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📅 Published on March 5, 2009

I’m imagining myself in a big, comfortable armchair that my family has always owned. It has always been MY armchair. When I was young, this chair was like my own, big, kid-sized world – I could put a blanket over it and amuse myself for hours in my fort, imagining what kind of dangers lay outside my safe haven in the chair.

Now I’m imagining myself at age 14. We are moving. The future of the chair is uncertain – should we move it or should we dispose of it? Of course, it being my chair, I stand up for it and insist we move it to the new house. As I sit in it again, it strikes me how big I’ve gotten and how it could not represent a whole world to me anymore. The magic of the chair has been lost.

I’m still in the chair, age 23, but this time I know without a doubt that I have outgrown the chair, that the chair is too old and ragged to hang on to anymore. This time, I am clinging to the chair out of fear, while some of my friends beckon me to stand up, to join the big, scary world and leave familiarity behind. I am paralyzed by fear. As much as I know I don’t want to be stuck in this chair for the rest of my life, every attempt I make to stand up and move is agonizing and painful. I know that there will come a moment when I will simply stand up, whether I want to or not, and join the friends that have stood before me. I know that moment is inevitable, and I find that exhilerating, but I am also dreading it.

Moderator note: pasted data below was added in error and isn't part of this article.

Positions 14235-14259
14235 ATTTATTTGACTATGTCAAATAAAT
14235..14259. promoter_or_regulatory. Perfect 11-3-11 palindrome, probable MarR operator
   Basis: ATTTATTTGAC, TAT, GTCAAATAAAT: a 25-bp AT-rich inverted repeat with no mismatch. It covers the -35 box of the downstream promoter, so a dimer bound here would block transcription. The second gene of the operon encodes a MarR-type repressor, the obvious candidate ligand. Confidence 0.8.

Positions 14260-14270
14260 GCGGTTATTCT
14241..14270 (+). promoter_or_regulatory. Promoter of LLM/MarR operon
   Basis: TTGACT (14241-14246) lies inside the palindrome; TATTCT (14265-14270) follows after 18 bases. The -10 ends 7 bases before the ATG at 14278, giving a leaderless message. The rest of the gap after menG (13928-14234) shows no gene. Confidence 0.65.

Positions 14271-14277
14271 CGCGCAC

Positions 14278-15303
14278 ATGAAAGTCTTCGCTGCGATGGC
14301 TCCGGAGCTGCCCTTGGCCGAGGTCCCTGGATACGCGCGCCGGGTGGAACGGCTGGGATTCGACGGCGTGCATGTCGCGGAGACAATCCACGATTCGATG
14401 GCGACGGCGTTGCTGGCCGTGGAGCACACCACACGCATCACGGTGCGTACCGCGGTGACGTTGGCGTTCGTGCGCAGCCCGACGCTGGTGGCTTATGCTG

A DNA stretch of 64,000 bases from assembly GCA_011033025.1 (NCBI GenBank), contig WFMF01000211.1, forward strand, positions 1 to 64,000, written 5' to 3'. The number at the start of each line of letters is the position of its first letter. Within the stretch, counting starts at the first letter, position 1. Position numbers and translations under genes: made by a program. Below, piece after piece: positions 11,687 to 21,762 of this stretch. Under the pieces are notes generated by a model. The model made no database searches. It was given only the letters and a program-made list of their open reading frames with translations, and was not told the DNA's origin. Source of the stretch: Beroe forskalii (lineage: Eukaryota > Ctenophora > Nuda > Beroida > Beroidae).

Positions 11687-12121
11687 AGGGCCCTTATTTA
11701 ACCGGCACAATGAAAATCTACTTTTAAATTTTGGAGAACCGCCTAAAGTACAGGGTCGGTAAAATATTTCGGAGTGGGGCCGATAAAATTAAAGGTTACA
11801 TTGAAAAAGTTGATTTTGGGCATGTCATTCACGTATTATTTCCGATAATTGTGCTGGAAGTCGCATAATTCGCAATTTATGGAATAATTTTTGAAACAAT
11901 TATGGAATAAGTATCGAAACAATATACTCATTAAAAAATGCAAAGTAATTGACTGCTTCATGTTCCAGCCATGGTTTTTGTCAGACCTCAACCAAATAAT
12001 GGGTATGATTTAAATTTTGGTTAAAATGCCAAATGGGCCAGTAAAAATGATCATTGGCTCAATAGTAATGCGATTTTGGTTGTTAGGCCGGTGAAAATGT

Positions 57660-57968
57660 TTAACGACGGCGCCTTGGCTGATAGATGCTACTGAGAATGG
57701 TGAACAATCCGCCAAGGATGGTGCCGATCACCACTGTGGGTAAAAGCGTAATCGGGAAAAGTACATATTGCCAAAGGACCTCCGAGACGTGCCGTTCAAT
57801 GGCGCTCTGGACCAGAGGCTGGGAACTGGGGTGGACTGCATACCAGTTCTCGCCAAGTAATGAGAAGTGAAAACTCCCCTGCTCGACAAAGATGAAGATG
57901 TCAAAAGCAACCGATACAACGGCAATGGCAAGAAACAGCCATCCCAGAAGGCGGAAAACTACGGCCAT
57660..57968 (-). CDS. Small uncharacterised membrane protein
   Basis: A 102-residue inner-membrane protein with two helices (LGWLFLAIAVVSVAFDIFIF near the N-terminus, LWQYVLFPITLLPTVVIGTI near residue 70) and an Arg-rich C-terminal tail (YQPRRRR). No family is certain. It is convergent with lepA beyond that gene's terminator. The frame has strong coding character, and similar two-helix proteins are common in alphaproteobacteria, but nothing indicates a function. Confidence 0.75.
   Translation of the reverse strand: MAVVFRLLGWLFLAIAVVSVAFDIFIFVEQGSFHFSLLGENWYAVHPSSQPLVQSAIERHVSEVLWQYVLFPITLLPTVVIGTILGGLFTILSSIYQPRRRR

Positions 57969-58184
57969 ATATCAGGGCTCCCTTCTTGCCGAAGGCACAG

Tomorrow is my graduation recital. Although I’m not completely finished my degree after that event, there is only a short time until graduation. Then, I will be required to jump out of my comfort zone, to leave everything that has ever been familiar to me, and strike out alone on my path. I know that, in reality, I will never be alone – there will always be people to support me along the way, but these first steps away from home will be mine alone to take.


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